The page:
ORLEANS — After just his first meeting as a member of the state’s Marine Fisheries Advisory Commission, commercial fisherman Bill Amaru had good news for fellow supporters of dredging Nauset Estuary.
“We are going to discuss a new survey of fish stocks in the estuaries where dredging will be taking place to see if the window for dredging can be expanded,” Amaru wrote in an email. “Certain species that were abundant years ago have disappeared due to changing predator/prey relationships.”
Having more months each year in which to dredge would be a bonus for the complicated Nauset Estuary dredging project, now in a lengthy permitting process that could take two years. Amaru is a member of the Nauset Estuary Stakeholders Group as well as the town’s dredge advisory committee and shellfish and waterways improvement advisory committee.
In October, Gov. Charlie Baker appointed Amaru, a past chair of the Stellwagen Bank Advisory Council, to the state commission that approves regulatory actions by the Division of Marine Fisheries to manage marine fish including open and closed seasons and gear restrictions, among other factors. It’s an unpaid, volunteer position.
“I have some goals,” Amaru said in a recent interview. “One of them is to create a current analysis of existing fish stocks in our coastal waters. The last time they did a stock survey in state waters was in the ‘60s.” Such surveys could determine, for instance, whether winter flounder are still found in Nauset Estuary. Protections for that species limit the times of year during which dredging can be done.
“My main thing is simply to listen to commercial fishermen every day on the docks,” said Amaru. “I tell them I want them to bring their issues to me, and I’ll take them to the state and the other commissioners. I’ve already had people ask if we could change hours. We have to stop fishing in state waters at sunset. In summer, that’s not such a big deal. In winter, the sun goes down at 4:18. A couple more hours to 6 p.m. might make a big difference.”
Amaru is current as well on the big issues beyond the portfolio of a state advisory commission. He’s watched as the water gets warmer and species from the mid-Atlantic and south appear in local waters while familiar species head north. He’s read that “90 percent of carbon produced by fossil fuels is absorbed into the oceans. That changes the chemistry of the waters,” and he’s heard of a big scallop farm on the west coast of Canada where that changed chemistry may be softening shells to the point of cracking.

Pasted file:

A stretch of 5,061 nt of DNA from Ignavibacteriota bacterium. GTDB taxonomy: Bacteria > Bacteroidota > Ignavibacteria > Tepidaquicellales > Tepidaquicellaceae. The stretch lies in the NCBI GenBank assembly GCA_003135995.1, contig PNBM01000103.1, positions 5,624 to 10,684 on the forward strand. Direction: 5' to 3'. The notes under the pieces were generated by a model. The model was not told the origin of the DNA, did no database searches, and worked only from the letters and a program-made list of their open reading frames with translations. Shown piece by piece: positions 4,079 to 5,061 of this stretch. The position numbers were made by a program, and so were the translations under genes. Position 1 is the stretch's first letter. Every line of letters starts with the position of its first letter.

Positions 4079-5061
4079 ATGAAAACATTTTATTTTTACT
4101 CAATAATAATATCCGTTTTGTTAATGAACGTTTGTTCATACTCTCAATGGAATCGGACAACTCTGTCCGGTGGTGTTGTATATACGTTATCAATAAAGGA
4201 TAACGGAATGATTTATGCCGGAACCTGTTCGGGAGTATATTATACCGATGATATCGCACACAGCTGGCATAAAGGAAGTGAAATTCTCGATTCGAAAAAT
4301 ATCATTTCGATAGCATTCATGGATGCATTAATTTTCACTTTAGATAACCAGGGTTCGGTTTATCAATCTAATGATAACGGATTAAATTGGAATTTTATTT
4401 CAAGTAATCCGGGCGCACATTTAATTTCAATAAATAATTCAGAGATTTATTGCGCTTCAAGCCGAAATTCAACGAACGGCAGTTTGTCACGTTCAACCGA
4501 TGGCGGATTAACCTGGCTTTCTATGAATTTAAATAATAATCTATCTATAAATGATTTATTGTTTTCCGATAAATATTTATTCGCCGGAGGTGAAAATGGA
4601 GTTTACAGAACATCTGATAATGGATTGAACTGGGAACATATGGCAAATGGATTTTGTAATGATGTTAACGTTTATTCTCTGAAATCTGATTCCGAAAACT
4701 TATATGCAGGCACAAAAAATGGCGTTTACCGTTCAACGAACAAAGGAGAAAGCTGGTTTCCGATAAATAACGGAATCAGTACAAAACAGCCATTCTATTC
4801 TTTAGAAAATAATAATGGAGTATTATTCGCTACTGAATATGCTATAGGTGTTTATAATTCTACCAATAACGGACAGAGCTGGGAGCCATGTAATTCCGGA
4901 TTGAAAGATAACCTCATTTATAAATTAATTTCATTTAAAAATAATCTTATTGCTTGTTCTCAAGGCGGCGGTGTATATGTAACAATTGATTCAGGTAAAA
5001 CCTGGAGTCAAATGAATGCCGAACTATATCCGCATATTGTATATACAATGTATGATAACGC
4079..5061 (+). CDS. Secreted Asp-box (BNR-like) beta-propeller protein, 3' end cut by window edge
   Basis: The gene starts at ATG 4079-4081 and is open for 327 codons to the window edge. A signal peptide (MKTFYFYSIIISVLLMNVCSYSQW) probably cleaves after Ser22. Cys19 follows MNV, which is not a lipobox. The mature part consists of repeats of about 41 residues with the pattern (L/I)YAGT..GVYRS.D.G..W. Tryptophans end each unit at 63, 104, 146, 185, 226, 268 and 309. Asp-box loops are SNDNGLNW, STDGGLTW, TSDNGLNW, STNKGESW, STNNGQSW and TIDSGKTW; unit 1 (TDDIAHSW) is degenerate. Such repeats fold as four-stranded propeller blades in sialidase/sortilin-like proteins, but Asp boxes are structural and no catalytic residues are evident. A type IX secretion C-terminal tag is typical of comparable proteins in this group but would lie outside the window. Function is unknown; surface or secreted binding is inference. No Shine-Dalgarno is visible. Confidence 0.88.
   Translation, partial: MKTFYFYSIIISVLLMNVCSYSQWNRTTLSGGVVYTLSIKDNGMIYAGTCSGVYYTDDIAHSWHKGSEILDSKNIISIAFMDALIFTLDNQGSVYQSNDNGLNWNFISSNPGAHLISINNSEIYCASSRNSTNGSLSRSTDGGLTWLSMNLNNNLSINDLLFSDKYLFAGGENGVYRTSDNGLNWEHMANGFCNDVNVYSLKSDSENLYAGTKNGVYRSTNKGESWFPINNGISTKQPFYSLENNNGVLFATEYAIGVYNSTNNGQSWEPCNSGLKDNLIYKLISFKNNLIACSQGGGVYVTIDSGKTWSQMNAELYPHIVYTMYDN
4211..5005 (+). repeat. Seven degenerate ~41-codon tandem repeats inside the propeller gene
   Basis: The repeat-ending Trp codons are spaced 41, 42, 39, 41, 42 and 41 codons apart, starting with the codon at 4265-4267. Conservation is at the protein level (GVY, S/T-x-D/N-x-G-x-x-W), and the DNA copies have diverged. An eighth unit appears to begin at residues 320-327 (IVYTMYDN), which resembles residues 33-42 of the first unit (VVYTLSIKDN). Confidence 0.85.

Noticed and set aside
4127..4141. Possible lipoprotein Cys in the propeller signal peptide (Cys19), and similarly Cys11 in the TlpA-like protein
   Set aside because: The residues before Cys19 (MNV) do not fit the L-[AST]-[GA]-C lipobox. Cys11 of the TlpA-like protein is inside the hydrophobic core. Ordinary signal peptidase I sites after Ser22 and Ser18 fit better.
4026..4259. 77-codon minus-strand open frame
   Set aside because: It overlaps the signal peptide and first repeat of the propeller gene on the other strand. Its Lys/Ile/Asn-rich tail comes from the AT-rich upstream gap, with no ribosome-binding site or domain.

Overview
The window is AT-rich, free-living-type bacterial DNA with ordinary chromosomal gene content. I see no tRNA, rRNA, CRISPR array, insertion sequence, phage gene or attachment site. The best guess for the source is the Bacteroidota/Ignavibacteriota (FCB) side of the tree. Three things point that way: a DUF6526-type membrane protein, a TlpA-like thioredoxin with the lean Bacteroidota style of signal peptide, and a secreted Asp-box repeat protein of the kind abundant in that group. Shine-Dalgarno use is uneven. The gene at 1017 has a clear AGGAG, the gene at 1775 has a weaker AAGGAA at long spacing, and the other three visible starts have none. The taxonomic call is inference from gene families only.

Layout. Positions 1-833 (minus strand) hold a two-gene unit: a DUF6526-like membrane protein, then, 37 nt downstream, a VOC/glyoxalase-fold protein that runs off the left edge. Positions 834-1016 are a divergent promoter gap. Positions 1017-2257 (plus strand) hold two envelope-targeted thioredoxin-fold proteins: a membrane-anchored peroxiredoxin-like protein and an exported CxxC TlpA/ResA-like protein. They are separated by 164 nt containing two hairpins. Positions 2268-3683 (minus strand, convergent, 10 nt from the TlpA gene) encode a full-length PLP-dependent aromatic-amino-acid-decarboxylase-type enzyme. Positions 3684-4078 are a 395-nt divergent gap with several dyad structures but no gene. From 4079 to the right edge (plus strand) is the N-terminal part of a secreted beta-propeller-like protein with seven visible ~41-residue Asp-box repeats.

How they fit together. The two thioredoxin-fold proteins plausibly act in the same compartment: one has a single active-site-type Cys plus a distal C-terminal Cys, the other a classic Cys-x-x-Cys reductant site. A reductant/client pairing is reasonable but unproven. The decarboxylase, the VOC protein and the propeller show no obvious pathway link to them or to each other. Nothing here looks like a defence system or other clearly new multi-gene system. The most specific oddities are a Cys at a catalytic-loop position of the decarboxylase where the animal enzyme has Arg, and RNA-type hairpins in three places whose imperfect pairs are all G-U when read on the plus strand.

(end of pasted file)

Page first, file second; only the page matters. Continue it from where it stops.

Then there’s the seals. Amaru sees them as competition for cod, haddock, and flounder. “As long as the seals are left alone and exploit the resource we’re not exploiting, the fish don’t stand a chance to come back,” he said. “It’s very frustrating to deal with under the political climate of the day.”
Amaru speaks almost with admiration about the region’s seals. “They go all the way to Canada,” he said. “They go out to Georges Bank, 100 miles at sea. They travel between here and Sable Island (off Nova Scotia). This particular group lives around Monomoy and Nomans (islands) but started up in Canada and now is all the way in New Jersey. They can swim in the ocean as far as they need to. They can go (down) hundreds and hundreds of feet. We have video showing gray seals on a fishing net in 800 feet of water, picking out fish as they come out. They queue up.”
Seals “are smart animals,” Amaru said. “They’re basically the wolf that millions of years ago went back into the water and adjusted to marine living… They work in packs just like wolves do.”
He’d like to see the marine mammal protection act revised to allow an analysis of how seal populations are doing. A declaration that the resource is healthy again, if that’s the case, would lead to an understanding of the high and low limits within which the species could exist. “If they’re negatively impacting other species, like the rebuilding of fish stocks, you could start exploiting seals,” Amaru said.
On the day of the interview, Amaru had been jigging for mackerel, a fish he loves. “I smother it in garlic and pepper,” he said. “It’s the richest in omega fatty acids. If everyone ate a mackerel a week, we’d live to 110.”